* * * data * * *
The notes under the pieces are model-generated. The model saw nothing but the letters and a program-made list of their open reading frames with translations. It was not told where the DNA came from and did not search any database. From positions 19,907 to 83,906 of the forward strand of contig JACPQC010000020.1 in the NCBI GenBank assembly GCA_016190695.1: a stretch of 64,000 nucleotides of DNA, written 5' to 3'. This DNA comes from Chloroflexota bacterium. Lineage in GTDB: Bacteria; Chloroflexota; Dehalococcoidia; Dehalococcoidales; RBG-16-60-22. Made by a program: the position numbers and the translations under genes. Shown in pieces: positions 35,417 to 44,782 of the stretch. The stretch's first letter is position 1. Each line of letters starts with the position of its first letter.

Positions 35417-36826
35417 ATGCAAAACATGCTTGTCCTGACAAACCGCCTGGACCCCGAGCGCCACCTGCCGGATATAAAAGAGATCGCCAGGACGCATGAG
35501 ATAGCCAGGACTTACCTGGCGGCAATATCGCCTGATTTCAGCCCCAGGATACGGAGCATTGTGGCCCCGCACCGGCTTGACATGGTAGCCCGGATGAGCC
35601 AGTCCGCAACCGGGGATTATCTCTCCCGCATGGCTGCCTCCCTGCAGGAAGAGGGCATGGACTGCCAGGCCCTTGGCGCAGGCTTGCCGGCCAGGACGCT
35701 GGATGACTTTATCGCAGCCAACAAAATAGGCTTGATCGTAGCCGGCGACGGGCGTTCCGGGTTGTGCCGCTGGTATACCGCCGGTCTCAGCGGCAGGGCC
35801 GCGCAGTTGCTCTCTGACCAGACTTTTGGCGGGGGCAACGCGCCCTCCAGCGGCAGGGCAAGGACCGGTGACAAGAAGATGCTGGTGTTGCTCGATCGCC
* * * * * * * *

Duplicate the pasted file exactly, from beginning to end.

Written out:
The notes under the pieces are model-generated. The model saw nothing but the letters and a program-made list of their open reading frames with translations. It was not told where the DNA came from and did not search any database. From positions 19,907 to 83,906 of the forward strand of contig JACPQC010000020.1 in the NCBI GenBank assembly GCA_016190695.1: a stretch of 64,000 nucleotides of DNA, written 5' to 3'. This DNA comes from Chloroflexota bacterium. Lineage in GTDB: Bacteria; Chloroflexota; Dehalococcoidia; Dehalococcoidales; RBG-16-60-22. Made by a program: the position numbers and the translations under genes. Shown in pieces: positions 35,417 to 44,782 of the stretch. The stretch's first letter is position 1. Each line of letters starts with the position of its first letter.

Positions 35417-36826
35417 ATGCAAAACATGCTTGTCCTGACAAACCGCCTGGACCCCGAGCGCCACCTGCCGGATATAAAAGAGATCGCCAGGACGCATGAG
35501 ATAGCCAGGACTTACCTGGCGGCAATATCGCCTGATTTCAGCCCCAGGATACGGAGCATTGTGGCCCCGCACCGGCTTGACATGGTAGCCCGGATGAGCC
35601 AGTCCGCAACCGGGGATTATCTCTCCCGCATGGCTGCCTCCCTGCAGGAAGAGGGCATGGACTGCCAGGCCCTTGGCGCAGGCTTGCCGGCCAGGACGCT
35701 GGATGACTTTATCGCAGCCAACAAAATAGGCTTGATCGTAGCCGGCGACGGGCGTTCCGGGTTGTGCCGCTGGTATACCGCCGGTCTCAGCGGCAGGGCC
35801 GCGCAGTTGCTCTCTGACCAGACTTTTGGCGGGGGCAACGCGCCCTCCAGCGGCAGGGCAAGGACCGGTGACAAGAAGATGCTGGTGTTGCTCGATCGCC